Sunday, April 14, 2024
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Sorry, I was kilometres away


WHILE I was reading Frances Ashcroft’s 2001 book Life at the Extremes: The Science of Survival, an oddity struck me: it gives aviation altitudes in metres. A pilot friend confirmed that the entire world uses feet for altitude, as in ‘cruising at thirty thousand feet’. There is an exception: Russia, which uses metres. (Pilots flying there use conversion tables.) Did Ashcroft have in mind the Russian market when she chose her units?

In Helen Pilcher’s Small Inventions that Made a Big Difference (2021) we read of WWII Spitfires flying at kilometres per hour and a seventeenth-century Royal Naval ship distant from its home port by 80km.

I got to thinking more about inappropriate metrication on reading about caskets of royal bones stored in Winchester Cathedral, as described by Cat Jarman in The Bone Chests: Unlocking the Secrets of the Anglo-Saxons, published last year. Jarman provides a plan of Winchester Cathedral with a scale bar in metres. Note that the metric figures are provided not for conversion purposes, but as the exclusive measurement system. This was not the system used by the masons who built the cathedral and if Jarman had converted her metric mush into feet she would have learnt much about what was in their minds and been able to inform us better. The author has us journeying around Anglo-Saxon England in kilometres, which is an anachronistic aberration.

Another traveller across Britain in kilometres is Helen Czerski. (I wonder if she and other metricators realise that the display of metric units on road signs in the UK is illegal.) Her Blue Machine: How the Ocean Shapes Our World (2023) is an oceanographic calling-to-mind: we need to understand and look after the maritime environment more, says the author, who roves around global history as well as geography. She takes us to the Caribbean for the first bathysphere descent in 1930. A bathysphere is a manned spherical chamber for deep-sea observation, lowered by cable from a ship. The vessel was American and the naturalist on board, William Beebe, wrote a book about his adventures, published in 1935: Half Mile Down. Yes, the expedition was in imperial units, with ocean depths off Bermuda in feet. Inches also come into it, including for pressure measurements in inches of mercury, not millibars. Czerski metricates the whole venture; America is thus haplessly metricated. Cultural appropriation, I would call that.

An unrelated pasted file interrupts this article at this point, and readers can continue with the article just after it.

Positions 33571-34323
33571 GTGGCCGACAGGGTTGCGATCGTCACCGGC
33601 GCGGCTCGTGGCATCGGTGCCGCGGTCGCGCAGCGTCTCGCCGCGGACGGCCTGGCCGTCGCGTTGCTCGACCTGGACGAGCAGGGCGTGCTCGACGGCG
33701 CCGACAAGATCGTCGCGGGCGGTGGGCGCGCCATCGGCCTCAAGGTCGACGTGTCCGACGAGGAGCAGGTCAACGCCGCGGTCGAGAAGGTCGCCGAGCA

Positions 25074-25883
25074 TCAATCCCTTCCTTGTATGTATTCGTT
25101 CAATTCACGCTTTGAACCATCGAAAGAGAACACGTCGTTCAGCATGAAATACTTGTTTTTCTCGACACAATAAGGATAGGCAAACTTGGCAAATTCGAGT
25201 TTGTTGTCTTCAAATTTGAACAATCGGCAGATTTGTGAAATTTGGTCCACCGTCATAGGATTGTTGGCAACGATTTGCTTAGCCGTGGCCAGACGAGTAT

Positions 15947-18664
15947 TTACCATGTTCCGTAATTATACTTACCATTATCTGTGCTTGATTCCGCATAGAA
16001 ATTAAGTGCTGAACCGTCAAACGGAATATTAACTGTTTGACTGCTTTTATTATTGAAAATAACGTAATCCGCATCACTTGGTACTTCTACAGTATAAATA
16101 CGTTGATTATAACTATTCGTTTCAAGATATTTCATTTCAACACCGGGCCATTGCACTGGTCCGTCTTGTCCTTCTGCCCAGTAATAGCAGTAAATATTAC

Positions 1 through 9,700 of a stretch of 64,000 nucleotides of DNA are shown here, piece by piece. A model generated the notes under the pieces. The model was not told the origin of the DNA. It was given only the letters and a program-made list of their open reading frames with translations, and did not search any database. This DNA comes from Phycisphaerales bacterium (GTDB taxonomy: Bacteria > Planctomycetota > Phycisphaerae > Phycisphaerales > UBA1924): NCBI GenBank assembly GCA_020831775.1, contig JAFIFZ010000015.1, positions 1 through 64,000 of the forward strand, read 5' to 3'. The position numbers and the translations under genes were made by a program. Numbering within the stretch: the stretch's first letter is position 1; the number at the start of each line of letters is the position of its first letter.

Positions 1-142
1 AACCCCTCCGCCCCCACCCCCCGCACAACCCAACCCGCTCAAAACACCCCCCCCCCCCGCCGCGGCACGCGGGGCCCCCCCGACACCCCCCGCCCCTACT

Czerski admires the Cutty Sark, berthed in London at Greenwich, and the men who sailed the sublime tea clipper in the second half of the nineteenth century. She admires the vessel so much that she gives it the exclusive metric makeover, migrating us away from understanding what was in the minds of the vessel’s architects and builders, not to mention the sailors.

We visit the Pacific to admire the extraordinary feats of ocean-going Polynesian master navigators. The Hawaiian outrigger canoe is described in metres, with one decimal place. What were the units used to fabricate these remarkable vessels? We are not told.

The metric system is a barrier to understanding in historical studies. An author should help us dwell in the centuries. The metric system’s exclusive use is especially obfuscatory.

The metric system is also a clunkily charmless mouthful: kilometres, metres, hectares, kilograms, versus homely miles (walkable in 20 minutes, 1.6 km), feet (an adult man’s shod foot, ~30 cm), acres (ideally, everyone should have one of God’s acres, 0.4 hectares) and pounds (fondly used for Shylock demanding his 454g of flesh).

Something is ‘a metre and a half away’ versus ‘a few feet away’. No contest.

For period charm the imperial system offers leagues for distances (three miles), fathoms for depths (six feet underwater) and furlongs for horse racing (an eighth of a mile).

Many adult males on the planet are within inches of 6 feet in height but few are within centimetres of 2 metres.

On the other hand, the metric system offers scientists in particular a decadal scale for a billionth of something (nano) or less, right up to a billionfold amount of something (giga) or more. At the frontiers of science and technology, the MKS system (metre, kilogram, second) is easier to use, granted. But the metric system was not the measure of the Scientific Revolution of the seventeenth century, the Industrial Revolution of the eighteenth or much that came after.

Four British women writers have been cited. One senses that they are – how to put this delicately? – unlikely to be enamoured of the notion that Brexit represents the nobility of self-rule. I deem them to be woke metricators, though the woke part of that descriptor may be doing them an injustice.

Czerski, a vegetarian, expresses repugnance for Bovril. Inspired by this, I prepared a couple of pieces of buttered toast, spread with a dash (informal unit) of Bovril.


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John E Hart
John E Hart
John E Hart is the author of The National CV of Britain.

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